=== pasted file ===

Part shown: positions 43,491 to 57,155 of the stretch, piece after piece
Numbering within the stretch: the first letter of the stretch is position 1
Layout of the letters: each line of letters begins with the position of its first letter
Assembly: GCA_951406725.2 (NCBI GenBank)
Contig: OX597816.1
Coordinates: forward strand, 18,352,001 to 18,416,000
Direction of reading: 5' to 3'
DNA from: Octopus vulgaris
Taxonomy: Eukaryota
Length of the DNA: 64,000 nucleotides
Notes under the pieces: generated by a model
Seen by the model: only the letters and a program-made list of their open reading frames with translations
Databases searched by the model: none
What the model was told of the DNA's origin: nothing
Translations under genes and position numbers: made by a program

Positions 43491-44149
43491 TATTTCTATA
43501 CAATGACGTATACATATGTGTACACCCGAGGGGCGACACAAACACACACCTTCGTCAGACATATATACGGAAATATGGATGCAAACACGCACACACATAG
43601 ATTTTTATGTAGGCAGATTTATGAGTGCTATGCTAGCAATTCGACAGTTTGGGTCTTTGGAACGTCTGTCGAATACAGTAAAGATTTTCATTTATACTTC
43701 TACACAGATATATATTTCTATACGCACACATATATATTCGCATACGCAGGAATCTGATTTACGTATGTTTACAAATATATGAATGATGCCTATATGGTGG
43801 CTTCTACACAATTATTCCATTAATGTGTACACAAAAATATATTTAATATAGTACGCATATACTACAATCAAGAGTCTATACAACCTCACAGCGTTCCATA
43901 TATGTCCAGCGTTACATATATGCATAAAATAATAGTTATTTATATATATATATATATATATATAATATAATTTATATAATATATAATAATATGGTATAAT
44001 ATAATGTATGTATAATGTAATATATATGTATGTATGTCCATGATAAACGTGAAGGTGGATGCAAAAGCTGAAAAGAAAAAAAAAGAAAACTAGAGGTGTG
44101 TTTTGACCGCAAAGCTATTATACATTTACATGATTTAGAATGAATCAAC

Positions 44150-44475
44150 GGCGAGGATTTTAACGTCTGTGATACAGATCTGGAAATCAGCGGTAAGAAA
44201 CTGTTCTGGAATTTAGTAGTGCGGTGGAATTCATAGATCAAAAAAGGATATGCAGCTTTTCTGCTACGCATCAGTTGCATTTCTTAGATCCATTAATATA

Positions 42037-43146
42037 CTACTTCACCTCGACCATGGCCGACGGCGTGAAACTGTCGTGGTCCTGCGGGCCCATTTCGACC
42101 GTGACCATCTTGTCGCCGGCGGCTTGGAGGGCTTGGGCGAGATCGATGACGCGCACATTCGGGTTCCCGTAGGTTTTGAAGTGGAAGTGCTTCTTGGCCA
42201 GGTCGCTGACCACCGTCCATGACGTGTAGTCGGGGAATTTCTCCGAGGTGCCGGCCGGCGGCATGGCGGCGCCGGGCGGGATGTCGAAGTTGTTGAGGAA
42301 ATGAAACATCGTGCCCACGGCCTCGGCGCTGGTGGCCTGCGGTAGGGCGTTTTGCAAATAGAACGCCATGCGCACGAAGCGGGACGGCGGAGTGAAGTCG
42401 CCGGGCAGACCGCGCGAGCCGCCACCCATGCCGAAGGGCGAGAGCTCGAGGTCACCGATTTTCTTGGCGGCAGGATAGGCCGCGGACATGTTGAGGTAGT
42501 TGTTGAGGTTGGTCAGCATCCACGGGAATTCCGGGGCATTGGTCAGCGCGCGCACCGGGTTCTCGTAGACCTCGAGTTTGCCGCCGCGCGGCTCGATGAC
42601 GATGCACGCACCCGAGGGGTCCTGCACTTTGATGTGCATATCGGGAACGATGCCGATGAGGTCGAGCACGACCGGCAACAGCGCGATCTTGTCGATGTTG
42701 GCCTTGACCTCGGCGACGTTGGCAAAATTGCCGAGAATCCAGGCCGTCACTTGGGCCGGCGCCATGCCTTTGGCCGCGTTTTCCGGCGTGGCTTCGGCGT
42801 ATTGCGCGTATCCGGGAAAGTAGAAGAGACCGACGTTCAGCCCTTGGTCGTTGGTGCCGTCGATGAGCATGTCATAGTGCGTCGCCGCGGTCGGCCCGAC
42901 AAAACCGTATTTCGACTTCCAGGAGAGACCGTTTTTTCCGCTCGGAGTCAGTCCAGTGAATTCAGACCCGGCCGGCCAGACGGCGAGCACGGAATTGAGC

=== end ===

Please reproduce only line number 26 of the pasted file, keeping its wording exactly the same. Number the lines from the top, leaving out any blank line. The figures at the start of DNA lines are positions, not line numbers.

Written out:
44150 GGCGAGGATTTTAACGTCTGTGATACAGATCTGGAAATCAGCGGTAAGAAA